A stabilized market means a healthy and more predictable market, and if these trends persist, that is exactly what home sellers and buyers from Dallas to Fort Worth to Arlington can expect.
Dallas, Texas (PRWEB) September 11, 2013
It’s become common knowledge among Fort Worth, Dallas and Arlington home owners that the first six months of 2013 stand as one of the greatest periods of DFW-area real estate value and sales gains ever. And a recent article from The Dallas Morning News confirmed that these gains had even persisted in July, with the 9,397 homes sold that month in the North Texas area becoming the largest total for a single month in the area’s history. So it’s presumably with open arms that potential DFW buyers who’ve had trouble cracking into these markets have welcomed a trend that’s developed over the past several weeks; that being that home prices are beginning to stabilize.
Prudential Texas Properties reports that in looking at data from real estate analytics company Altos Research, the three largest cities in North Texas—Dallas, Fort Worth and Arlington—have all seen negligible activity in home values in recent weeks. In other words, the market is not moving up rapidly as it did for the majority of the year in all of these metros, but it also is not moving down as has happened in many less desirable metros in the second half of 2013.
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Altos’ data shows the median list price for the week of September 2nd at $329,995 for Dallas homes, $154,900 for Fort Worth homes and $173,000 for Arlington homes. These numbers are for the seven-day averages for home list prices, which have tended to be erratic from week to week in these bustling real estate hubs. But by comparison for each city, these new numbers show little change from the weeks previous. In Altos’ report from a week earlier for Dallas homes, the median list price was $329,900—a difference of less than $1,000 dollars week to week. In Arlington, prices had not changed whatsoever from August 26th. And in Fort Worth, a report from two weeks out on August 19th saw the median list price at $154,000, also a change of less than $1,000.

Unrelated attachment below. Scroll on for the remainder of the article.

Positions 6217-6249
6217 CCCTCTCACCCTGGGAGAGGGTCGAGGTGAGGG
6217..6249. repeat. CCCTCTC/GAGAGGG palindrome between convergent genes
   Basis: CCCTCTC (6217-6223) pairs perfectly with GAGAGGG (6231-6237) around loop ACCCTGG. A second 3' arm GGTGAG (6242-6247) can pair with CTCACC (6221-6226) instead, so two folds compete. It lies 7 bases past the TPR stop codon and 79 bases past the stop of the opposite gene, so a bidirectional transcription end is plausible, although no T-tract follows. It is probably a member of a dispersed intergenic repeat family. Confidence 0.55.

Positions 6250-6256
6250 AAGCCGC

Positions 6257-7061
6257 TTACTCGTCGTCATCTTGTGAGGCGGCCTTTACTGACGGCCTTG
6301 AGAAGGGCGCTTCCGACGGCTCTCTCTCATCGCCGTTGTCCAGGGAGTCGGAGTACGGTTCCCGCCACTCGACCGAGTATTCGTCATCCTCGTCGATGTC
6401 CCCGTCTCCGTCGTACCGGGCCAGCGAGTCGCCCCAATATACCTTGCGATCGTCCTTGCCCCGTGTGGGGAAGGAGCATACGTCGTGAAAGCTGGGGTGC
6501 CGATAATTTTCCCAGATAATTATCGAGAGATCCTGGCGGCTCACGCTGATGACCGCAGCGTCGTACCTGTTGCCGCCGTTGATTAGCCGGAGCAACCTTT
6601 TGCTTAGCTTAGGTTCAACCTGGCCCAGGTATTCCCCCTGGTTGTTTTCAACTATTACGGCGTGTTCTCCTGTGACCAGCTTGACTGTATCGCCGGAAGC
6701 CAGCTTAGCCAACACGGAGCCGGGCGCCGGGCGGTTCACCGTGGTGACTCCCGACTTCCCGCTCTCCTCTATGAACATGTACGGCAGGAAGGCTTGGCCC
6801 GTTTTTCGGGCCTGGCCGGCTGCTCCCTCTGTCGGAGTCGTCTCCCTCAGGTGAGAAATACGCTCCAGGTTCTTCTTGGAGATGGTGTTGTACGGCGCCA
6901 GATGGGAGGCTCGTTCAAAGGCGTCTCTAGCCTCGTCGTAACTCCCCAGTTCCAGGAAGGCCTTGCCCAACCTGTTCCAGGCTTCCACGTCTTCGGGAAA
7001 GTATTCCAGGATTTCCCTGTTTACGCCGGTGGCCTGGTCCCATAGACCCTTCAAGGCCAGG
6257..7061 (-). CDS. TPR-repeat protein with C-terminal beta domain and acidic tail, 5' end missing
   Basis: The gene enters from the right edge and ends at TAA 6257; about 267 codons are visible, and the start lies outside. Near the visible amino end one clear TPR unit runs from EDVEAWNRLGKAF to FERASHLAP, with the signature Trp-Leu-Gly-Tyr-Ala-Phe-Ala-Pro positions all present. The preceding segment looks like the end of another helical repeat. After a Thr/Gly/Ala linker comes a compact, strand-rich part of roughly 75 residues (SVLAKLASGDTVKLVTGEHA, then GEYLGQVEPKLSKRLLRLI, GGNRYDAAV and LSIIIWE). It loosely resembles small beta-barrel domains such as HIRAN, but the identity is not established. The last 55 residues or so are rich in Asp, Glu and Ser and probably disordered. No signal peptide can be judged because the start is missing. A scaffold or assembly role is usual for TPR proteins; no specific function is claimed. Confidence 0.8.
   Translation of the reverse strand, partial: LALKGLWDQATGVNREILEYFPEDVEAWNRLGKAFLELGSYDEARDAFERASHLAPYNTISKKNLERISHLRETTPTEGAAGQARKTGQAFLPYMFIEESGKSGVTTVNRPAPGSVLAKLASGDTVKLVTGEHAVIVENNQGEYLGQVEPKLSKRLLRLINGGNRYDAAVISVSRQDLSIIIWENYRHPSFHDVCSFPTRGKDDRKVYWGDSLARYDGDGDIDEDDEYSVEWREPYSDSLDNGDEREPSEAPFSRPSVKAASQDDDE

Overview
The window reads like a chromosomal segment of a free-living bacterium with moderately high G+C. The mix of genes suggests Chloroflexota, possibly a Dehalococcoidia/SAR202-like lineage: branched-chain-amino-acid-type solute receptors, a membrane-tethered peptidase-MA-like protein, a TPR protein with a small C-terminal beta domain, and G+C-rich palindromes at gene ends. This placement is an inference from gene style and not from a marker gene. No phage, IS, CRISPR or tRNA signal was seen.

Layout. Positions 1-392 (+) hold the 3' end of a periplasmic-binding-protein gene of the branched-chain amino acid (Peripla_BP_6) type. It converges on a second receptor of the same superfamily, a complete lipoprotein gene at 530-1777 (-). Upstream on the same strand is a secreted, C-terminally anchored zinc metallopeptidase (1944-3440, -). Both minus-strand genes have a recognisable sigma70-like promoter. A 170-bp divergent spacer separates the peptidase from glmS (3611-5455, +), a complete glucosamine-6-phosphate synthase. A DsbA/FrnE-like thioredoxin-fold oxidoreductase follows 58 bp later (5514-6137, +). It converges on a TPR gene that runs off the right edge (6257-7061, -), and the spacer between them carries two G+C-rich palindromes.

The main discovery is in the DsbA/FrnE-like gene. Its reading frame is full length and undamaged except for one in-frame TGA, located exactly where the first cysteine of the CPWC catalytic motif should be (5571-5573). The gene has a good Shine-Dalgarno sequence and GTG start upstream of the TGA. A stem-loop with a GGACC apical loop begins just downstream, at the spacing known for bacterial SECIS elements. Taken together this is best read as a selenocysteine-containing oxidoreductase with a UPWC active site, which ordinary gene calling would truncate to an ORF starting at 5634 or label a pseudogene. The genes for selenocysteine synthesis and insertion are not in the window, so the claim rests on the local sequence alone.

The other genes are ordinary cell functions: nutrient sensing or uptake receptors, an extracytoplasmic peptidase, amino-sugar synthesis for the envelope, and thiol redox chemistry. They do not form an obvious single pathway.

While these trends might perk up the ears of potential buyers and investors who’ve been waiting for the market to cool off, there’s also a takeaway here for home sellers in these three major cities. That would be that home prices did not drop in any one of the instances expressed. And this could point to exactly what the North Texas real estate economy as a whole has been looking for—a stable market that has trumped pre-recession highs but is not acting erratically or showing signs of another bubble burst.
Citing Altos data, VP of Marketing with Prudential Texas Properties DD Flynn says, “If you would have told Dallas homeowners at the beginning of the year that they’d have to ‘settle’ for a $65,000 increase on average in the value of their homes, I doubt many would have been disappointed,” adds Flynn, “A stabilized market means a healthy and more predictable market, and if these trends persist, that is exactly what home sellers and buyers from Dallas to Fort Worth to Arlington can expect.”
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